The deal clearly seemed timed to the passing of the ballot measure. The company isn’t yet sure whether the dispensaries will be rebranded as Mynt, Sira Naturals or The Dispensary like its other shops, according to Chief Operating Officer Jennifer Drake.
“We just entered the Arizona market and are still making decisions pertaining to the branding and integration of the dispensaries,” she said. “We look forward to growing our footprint in the state and building positive, collaborative relationships with all our stakeholders.”
The deal includes a 10,000-square-foot Chandler cultivation facility and an 80,000-square-foot one in development in Phoenix, plus 110 employees of the company.
The Oasis dispensaries are “highly cash-flow generative” according to Ayr.
Copperstate buys Level Up shops
On Thursday, Phoenix-based Copperstate Farms, which runs the Sol Flower marijuana dispensaries in Sun City and Tempe, announced it is buying the troubled Level Up dispensaries.
The owners of those shops in Tempe and Scottsdale had to aggressively reclaim them from MedMen Enterprises Inc., a Canadian company with Los Angeles headquarters, when MedMen failed to pay for the shops as agreed, according to court filings.
The deal includes a 25,000-square-foot growing operation.
The price was not disclosed, but MedMen initially agreed to purchase the locations for $33 million.
These plans all come in addition to the $25 million north Phoenix growing facility the operators of The Mint dispensaries in Guadalupe and Mesa announced to supply the shops with marijuana for the adult-use market.
Retails sales hinge on state action
To begin offering adult retail sales, the Department of Health Services must set up the licensing system as described in the ballot measure.
White said Thursday he is almost certain there will be legal challenges to recreational marijuana, but he and Cottrell said they believe DHS is up to the task of getting the program running.
Deadlines in the measure call for the application process for medical dispensaries to sell recreational marijuana to start functioning in January, with licenses issued within 60 days. That means sales could begin as early as March.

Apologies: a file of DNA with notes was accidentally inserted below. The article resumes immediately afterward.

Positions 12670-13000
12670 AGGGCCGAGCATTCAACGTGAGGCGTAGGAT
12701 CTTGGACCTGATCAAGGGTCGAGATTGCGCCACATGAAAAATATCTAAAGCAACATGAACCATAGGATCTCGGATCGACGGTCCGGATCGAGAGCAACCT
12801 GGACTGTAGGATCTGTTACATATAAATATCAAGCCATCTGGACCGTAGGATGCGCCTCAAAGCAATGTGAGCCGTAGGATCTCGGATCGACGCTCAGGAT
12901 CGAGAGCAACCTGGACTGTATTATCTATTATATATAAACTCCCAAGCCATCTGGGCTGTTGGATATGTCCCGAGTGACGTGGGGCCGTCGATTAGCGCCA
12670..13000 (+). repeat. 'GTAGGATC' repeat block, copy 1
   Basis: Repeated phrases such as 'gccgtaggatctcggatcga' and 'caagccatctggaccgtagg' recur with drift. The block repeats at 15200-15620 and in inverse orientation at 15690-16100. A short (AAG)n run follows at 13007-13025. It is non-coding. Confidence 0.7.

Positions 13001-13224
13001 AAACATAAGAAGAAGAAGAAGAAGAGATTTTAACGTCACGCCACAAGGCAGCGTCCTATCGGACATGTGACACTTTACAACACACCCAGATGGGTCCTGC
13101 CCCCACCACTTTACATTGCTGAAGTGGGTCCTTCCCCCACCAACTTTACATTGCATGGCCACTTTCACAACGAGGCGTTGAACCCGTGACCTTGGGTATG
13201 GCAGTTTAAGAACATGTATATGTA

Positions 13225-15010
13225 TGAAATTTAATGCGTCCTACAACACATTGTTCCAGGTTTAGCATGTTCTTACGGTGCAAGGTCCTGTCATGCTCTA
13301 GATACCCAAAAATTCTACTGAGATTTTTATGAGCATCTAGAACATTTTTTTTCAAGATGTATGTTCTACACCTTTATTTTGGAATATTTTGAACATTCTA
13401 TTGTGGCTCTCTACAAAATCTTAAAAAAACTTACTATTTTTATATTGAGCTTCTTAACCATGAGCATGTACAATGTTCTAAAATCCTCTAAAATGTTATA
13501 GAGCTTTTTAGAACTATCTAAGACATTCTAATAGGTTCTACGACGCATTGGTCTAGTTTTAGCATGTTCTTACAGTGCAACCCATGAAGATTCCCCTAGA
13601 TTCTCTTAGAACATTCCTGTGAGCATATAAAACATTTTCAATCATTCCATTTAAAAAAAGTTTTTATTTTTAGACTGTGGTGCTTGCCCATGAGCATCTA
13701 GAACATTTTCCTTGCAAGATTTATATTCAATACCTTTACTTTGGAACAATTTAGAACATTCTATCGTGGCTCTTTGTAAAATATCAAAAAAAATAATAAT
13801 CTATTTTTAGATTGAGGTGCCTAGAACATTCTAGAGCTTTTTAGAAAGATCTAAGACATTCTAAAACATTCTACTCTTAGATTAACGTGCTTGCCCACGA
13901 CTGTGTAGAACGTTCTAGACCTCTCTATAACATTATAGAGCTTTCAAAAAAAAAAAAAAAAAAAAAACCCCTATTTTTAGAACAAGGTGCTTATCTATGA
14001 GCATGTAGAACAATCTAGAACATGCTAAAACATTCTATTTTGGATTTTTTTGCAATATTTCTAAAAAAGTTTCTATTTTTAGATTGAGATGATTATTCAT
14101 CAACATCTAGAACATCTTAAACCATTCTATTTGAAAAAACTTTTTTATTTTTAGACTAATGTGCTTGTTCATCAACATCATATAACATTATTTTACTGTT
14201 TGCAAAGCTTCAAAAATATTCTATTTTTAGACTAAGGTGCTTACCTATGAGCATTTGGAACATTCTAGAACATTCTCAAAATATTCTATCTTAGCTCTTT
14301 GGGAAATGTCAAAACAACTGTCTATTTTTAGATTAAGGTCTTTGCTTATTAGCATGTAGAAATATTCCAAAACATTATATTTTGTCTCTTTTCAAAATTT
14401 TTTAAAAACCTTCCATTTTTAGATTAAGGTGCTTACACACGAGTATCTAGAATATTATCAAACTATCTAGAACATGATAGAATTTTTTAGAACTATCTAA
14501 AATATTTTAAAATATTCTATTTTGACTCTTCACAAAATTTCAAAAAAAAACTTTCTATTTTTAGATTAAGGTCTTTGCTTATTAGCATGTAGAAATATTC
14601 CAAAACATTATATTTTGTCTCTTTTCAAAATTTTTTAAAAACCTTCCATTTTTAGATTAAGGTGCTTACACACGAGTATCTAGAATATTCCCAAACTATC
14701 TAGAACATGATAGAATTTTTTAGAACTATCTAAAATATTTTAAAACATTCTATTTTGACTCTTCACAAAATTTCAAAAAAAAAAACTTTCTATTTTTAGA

White said he would not be surprised if DHS was already working behind the scenes to implement the measure.
DHS spokesman Steve Elliott would not comment on whether that is the case, but he said the agency is prepared to implement the law if the measure is certified.
“Until the general election canvass is completed, ADHS is unable to engage in a detailed discussion on implementing a ballot measure’s provisions,” Elliott said. “As was the case with medical marijuana, ADHS has the mechanisms and staff expertise to establish a regulatory system should the law require it.”
Still space for medical patients
All of the activity should not displace the nearly 300,000 existing medical-marijuana patients in Arizona, dispensary officials said.
They plan to maintain their medical offerings, which are not restricted by the same rules as recreational marijuana allowed by Proposition 207.
“We will have specific medical stations so adult-use customers are not using the same stations as medical patients,” Cottrell said.
White likewise said medical patients should not be displaced by the onrush of recreational customers.
Dispensary officials said many people likely will choose to maintain their medical cards, despite the doctor fee and two-year registration fee with the state.
Medical cards allow patients to buy 2.5 ounces of marijuana every two weeks, and don’t have the same restrictions on the potency of edible marijuana products that Proposition 207 places on recreational sales.
Phoenix attorney Thomas Dean said many will keep their medical cards because the cards give some protection against being fired for failing a drug test, and they could also offer legal protection to marijuana users fearful of losing some of their rights in child-custody disputes.